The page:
Two inmates climbed onto the roof of a juvenile prison to go sunbathing - and came down five hours later when they felt cold.
William Palmer and Jonathan Knox took a hammer from a workshop and went to the top of Deerbolt Young Offenders' Institution in County Durham.
Emma Atkinson, prosecuting, told Teesside Crown Court on September 22 that £10,000 of damage was caused on April 7.
A specialist negotiator and five other officers were drafted in from Doncaster to help at Barnard Castle.
"He asked why they were up there and they said they were fed-up of being in prison and it was a nice day.
"The negotiator asked if they were cold because it was by now night-time, and it seems that's the reason they surrendered.
"They appear to have spent their time on the roof sunbathing, wandering around bare-chested and using a hammer to cause damage."
The pair gave themselves up at 9pm.
Police, fire crews and ambulances were at the scene, and "considerable disruption" was caused, the judge said.
The 21 year olds from North Wales, were said to have been angry about cuts to their family visits.
Knox was also angry that an application to attend his grandmother's funeral was knocked back on the day of the service.
"He has been in and out of prison since he was 14 and has never had any trouble in any other jail.
"He insists he had been nothing but a model prisoner throughout his time, but he was put on closed visits without explanation.
"What caused him the most concern was his grandmother - who had brought him up - died, and he was told he could not go to the funeral."
"He's also been to a number of prisons without difficulty until he went to Deerbolt. "He says he had a bed and a toilet and his only cellmates were the mice. He said a warden said he wouldn't put his dog in there."
They admitted a charge of criminal damage and had ten months added to their sentences.
Palmer is serving eight years for robbery and wounding with intent to cause grievous bodily harm, and Knox three years for burglary.
"Whatever grievances you might have had is not great mitigation for this protest and damage.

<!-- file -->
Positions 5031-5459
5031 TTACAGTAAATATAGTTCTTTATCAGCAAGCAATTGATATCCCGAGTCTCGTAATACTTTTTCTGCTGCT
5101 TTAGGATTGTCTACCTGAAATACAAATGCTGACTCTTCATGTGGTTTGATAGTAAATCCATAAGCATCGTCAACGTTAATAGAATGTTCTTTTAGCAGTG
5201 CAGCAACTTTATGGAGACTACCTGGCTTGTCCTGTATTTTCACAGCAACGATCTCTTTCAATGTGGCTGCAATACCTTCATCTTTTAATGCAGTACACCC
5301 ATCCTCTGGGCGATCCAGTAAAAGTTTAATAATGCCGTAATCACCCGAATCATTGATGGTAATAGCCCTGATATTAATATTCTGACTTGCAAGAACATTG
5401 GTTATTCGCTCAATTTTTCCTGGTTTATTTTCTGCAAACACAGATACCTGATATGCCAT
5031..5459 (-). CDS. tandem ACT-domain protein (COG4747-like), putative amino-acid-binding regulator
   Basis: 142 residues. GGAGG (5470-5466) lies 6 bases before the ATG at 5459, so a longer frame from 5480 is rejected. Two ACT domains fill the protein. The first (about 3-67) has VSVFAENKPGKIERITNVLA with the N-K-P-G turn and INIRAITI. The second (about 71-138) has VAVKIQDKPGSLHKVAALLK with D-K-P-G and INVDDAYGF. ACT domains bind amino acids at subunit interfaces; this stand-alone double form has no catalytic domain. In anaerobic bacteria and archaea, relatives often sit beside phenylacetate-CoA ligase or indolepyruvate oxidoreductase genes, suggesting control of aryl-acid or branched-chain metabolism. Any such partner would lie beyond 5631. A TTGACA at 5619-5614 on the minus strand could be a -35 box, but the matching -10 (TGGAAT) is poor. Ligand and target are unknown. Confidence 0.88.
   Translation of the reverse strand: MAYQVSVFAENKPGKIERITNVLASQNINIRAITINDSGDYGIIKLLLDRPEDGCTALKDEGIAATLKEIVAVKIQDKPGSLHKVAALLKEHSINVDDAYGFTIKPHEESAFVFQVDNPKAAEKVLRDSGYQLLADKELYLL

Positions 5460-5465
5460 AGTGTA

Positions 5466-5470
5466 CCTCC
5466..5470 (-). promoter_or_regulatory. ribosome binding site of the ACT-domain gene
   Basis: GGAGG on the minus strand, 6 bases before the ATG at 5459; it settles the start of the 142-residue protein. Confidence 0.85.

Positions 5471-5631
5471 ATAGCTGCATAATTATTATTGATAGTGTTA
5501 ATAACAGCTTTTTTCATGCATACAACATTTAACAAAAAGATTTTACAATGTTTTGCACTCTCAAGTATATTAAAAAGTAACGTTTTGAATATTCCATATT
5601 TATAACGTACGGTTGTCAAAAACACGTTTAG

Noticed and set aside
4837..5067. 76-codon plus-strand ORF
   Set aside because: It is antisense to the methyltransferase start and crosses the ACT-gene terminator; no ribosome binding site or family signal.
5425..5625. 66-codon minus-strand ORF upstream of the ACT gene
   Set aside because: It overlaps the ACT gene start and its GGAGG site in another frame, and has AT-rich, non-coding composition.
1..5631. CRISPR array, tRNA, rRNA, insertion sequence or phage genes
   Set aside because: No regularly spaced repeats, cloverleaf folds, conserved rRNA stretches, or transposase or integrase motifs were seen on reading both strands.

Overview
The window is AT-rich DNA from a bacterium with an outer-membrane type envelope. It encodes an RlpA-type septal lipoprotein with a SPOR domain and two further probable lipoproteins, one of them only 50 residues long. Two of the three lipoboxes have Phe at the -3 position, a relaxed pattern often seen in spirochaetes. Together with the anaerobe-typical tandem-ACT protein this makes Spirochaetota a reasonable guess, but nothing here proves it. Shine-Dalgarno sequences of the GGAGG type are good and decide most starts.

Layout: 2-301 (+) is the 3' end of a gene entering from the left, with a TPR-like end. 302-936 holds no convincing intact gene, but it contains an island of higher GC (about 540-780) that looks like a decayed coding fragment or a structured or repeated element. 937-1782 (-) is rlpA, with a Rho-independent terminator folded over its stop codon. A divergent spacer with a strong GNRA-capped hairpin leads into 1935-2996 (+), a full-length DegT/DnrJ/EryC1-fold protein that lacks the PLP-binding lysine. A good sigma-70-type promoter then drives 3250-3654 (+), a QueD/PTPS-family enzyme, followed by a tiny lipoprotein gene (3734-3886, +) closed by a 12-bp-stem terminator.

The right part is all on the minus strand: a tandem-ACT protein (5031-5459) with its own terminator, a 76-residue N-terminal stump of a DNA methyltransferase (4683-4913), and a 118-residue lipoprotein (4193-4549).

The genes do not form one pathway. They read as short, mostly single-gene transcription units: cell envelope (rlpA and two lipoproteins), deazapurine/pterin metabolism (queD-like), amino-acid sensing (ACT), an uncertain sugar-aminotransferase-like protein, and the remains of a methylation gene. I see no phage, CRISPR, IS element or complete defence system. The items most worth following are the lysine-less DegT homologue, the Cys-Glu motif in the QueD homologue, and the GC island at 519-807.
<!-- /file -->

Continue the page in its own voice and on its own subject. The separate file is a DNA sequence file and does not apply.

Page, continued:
"For your own reasons, which have been explained to the court, you decided to make your way up onto the roof.
"You spent five hours on the roof, engaged in either sunbathing or damaging the various fixtures and fittings up there."
Greggs is one of the friendliest places to work in the UK, a new study has shown. The chain ranked sixth out of 25,000 companies.
Jobs website Glassdoor, who conducted the survey, said comments it received about the winners included praise for managers, a friendly atmosphere, staff discount, subsidised canteens and different time-off options.
Joe Wiggins, of Glassdoor, said: "When it comes to finding a new job we all have our own priorities, whether it's better pay, career progression or seeking out a certain company culture."
"Retail is the UK's biggest employer, so the atmosphere at work potentially impacts millions of people on a daily basis."
"It's no coincidence that this list is packed with some of the UK's most popular high-street retailers, because clearly camaraderie is easily forged amongst people working on the front line in customer-facing roles"
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A charity says the lives of many North East children in foster care is being disrupted by repeated moves to new homes.
Action for Children says in our region, almost a quarter of fostered children were placed with new carers at least twice over a year.
It says this cycle is disruptive and can heighten behavioural and emotional problems.
'For children in care, moving home is not just about leaving a house. It means leaving a family, friends, school and everything that's familiar to start again."
Action for Children says its figures come from a Freedom of Information request to local authorities, focusing between April 2014 and March 2015.
Not all councils responded. From those that did, the charity calculates that 2,903 foster children were in care across the North East during that period. 675 were moved twice or more within that time.
Today, Action for Children launches a new fostering campaign, urging people to consider giving a home to children in need.
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